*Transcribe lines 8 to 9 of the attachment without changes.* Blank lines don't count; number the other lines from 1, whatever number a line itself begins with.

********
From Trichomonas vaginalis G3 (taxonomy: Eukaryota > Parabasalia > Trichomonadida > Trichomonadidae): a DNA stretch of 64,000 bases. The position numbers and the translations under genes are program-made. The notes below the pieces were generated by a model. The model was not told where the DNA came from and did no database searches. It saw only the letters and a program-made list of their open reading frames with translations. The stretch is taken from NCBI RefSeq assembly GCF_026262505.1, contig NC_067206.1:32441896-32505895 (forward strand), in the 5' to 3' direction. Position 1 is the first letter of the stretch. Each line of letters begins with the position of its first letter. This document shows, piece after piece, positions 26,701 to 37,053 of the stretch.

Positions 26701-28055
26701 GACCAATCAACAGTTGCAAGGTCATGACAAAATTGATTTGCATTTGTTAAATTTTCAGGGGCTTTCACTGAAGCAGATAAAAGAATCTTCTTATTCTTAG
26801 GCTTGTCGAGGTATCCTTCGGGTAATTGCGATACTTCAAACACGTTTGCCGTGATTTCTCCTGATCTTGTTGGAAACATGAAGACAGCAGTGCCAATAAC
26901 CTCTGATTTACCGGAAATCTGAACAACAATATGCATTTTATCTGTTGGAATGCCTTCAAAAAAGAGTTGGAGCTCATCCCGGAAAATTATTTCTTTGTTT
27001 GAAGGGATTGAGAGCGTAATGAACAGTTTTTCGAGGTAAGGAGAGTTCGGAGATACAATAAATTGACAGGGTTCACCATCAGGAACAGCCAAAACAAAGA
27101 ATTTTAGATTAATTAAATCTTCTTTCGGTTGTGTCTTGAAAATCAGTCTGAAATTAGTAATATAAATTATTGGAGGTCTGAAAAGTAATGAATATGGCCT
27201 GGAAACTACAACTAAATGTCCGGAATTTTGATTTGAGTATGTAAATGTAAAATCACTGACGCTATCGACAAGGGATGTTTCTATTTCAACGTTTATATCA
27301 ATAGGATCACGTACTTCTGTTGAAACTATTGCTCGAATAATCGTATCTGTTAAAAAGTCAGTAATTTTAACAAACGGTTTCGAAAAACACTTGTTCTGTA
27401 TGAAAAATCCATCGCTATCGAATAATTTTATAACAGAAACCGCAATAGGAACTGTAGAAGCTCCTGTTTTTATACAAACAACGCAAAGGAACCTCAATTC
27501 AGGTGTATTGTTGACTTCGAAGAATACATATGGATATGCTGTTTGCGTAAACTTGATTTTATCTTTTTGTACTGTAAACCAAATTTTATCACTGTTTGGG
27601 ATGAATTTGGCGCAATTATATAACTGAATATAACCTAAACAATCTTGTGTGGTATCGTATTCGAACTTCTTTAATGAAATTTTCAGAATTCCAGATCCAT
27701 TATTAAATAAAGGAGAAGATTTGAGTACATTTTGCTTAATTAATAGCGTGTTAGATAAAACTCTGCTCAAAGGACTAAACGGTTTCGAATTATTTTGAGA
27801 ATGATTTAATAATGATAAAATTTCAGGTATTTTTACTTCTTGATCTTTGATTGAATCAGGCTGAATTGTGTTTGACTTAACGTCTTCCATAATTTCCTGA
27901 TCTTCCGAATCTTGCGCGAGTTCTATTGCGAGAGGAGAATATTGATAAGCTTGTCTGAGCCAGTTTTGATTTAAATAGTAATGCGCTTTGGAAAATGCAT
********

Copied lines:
27201 GGAAACTACAACTAAATGTCCGGAATTTTGATTTGAGTATGTAAATGTAAAATCACTGACGCTATCGACAAGGGATGTTTCTATTTCAACGTTTATATCA
27301 ATAGGATCACGTACTTCTGTTGAAACTATTGCTCGAATAATCGTATCTGTTAAAAAGTCAGTAATTTTAACAAACGGTTTCGAAAAACACTTGTTCTGTA